Since February, MSF has been providing medical and psychosocial care once a week to the hundreds of migrants deported back to Mexico under Title 42. They are comprised mostly of families from Honduras, Guatemala and El Salvador, also known as the Northern Triangle of Central America (NTCA), who are currently crammed in the “Plaza de la República” in Reynosa, located in one of Mexico’s most dangerous regions. The plaza is adjacent to the International Bridge, just a few meters from the U.S. border. Over 150 medical, psychological, health promotion and social services can be provided in one day.
“We are seeing mostly families, particularly women traveling alone with their children, who were immediately deported and just left here, in an extremely dangerous city, to sleep in the street and fend for themselves for basic needs,” said Jose Antonio Silva, MSF project coordinator in Reynosa. “These people are scared, in an unknown, unsafe city and often traumatized from a harrowing journey through Mexico and from their experience in U.S. custody.”
For the past month, the number of people deported to Reynosa has continued to increase; as of a few days ago, there were approximately 400 people on the public square. Most are migrants who crossed into the U.S. and were directly deported to Mexico under Title 42, a harmful, discriminatory, Trump-era policy that has continued under the Biden Administration. In violation of domestic and international law, the Title 42 policy exploits the pandemic to essentially shut down the border, rapidly blocking migrants and people seeking asylum in order to expel them directly back to Mexico or their countries of origin.
Since March 2020, the U.S. government has carried out over 618,000 deportations under Title 42. In March 2021 alone, more than 104,000 people were deported.
While the Biden administration had pledged to overturn the harmful Trump-era policies and expand pathways for protection in the U.S., it has chosen to continue blocking and expelling asylum seekers and migrants under the pretense of safeguarding public health.
“What we are witnessing today in Reynosa is also what we are seeing in other border cities such as Tijuana and Ciudad Juárez,” said Silva. “This is a massive deportation apparatus occurring all over Mexico and in the region, with little regard to people’s health and safety. We are extremely concerned that some of the most vulnerable people are increasingly being deported to Mexico and left without any kind of support.”
The U.S. government has been deporting migrants who do not speak Spanish such as indigenous people or Haitians to Mexico. Other vulnerable groups who have been deported include people who are injured or ill, people traveling with children, teenagers, pregnant women, and lesbian, gay, bisexual and transgender people. All these people are at increased risk of violence due to their particular vulnerability.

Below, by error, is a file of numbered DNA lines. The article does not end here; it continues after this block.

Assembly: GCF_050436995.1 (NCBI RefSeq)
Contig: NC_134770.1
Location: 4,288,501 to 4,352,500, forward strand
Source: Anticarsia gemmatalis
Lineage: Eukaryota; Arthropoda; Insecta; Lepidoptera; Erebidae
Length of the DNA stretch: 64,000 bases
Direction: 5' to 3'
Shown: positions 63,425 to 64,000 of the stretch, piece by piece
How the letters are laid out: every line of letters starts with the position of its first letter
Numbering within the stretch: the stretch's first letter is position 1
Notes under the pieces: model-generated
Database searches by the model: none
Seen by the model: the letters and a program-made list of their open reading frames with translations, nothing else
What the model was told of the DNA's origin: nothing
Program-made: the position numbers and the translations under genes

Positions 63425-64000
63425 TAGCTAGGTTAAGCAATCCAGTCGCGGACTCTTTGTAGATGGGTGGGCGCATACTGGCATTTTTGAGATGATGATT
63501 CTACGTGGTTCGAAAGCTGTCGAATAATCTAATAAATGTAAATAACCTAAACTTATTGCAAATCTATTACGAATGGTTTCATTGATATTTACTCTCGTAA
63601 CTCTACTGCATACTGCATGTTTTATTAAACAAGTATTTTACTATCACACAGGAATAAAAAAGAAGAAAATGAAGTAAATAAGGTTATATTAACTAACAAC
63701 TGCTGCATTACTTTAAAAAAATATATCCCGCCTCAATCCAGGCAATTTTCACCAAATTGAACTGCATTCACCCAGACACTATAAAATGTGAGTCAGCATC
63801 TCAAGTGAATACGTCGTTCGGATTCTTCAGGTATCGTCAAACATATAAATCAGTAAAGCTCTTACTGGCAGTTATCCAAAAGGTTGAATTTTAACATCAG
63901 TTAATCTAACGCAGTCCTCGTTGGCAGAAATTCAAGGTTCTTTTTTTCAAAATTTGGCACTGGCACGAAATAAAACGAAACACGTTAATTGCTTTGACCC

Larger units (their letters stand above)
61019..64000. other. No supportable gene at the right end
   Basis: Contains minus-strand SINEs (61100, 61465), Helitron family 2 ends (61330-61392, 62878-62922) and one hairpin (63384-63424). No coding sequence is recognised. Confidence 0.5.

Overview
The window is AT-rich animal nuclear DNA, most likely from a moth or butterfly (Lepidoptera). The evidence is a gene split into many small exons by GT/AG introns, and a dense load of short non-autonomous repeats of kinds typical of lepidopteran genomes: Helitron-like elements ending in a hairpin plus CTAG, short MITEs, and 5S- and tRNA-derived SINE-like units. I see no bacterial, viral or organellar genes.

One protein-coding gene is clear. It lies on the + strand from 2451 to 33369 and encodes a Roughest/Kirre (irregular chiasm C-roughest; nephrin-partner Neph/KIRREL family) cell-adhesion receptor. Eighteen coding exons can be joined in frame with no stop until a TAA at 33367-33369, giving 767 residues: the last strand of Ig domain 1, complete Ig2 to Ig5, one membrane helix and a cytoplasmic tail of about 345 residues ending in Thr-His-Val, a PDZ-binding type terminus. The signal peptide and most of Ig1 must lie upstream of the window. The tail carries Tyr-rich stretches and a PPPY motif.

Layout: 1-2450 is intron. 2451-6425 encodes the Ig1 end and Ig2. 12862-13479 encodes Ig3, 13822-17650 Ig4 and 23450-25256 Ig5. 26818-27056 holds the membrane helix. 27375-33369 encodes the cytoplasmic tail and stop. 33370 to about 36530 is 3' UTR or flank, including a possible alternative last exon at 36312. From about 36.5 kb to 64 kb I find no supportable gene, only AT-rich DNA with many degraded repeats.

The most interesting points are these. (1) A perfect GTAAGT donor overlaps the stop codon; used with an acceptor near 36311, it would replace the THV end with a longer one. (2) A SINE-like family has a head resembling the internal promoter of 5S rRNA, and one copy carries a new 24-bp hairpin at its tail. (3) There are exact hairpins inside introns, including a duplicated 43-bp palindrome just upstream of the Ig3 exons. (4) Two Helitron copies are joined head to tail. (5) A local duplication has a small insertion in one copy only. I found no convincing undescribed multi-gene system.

“We have reports of people disappearing day and night at the square, which is very worrisome,” said Silva.
At least 492 violent attacks have been reported since President Joe Biden took office on 21 January 2021 - including kidnappings, rapes, torture, threats, robberies and assaults - against people stranded at the U.S. - Mexico border and/or expelled to Mexico, according to the international organization Human Rights First.
MSF mental health teams working with deportees in psychological support groups in Reynosa have observed signs of complex trauma and depression in these patients. They report acute reaction to stress, psychosomatic symptoms such as headache and back pain, hypervigilance due to the insecure location, difficulty sleeping, and fear and anxiety related to their deportation or living in violent and unpredictable conditions.
As the number of people deported by the U.S. continues to climb in these border cities and throughout the region, the government of Mexico is not doing enough to provide essential services and ensure the safety of this highly vulnerable group of people. MSF observes deficiencies in the management carried out by Mexican authorities, due to the overcrowding of shelters and the few State facilities allocated to receive them, including the National System for Integral Family Development (SNDIF, in Spanish) and the Centers for the Attention of Minors at the Border (CAMEF, in Spanish).
MSF calls on the Biden administration to immediately rescind Title 42 and restart the processing of asylum requests at the southern border. Title 42 is an illegal and discriminatory policy that risks people’s lives and sends them back to violence and danger in Mexico and in their home countries.
MSF also urges Mexican authorities to immediately adopt measures to increase capacity for housing, medical care and protection of people in transit in its territory, especially for families and minors.
This should be a priority to prevent the creation of new camps, such as the one that was dismantled not even two months ago in Matamoros, and to allow migrants to travel in safe and dignified conditions.
Given its responsibility in perpetuating the humanitarian crisis along the U.S.-Mexico border, the U.S. government must also support the Mexican authorities and humanitarian organizations responding to rising needs in northern Mexico.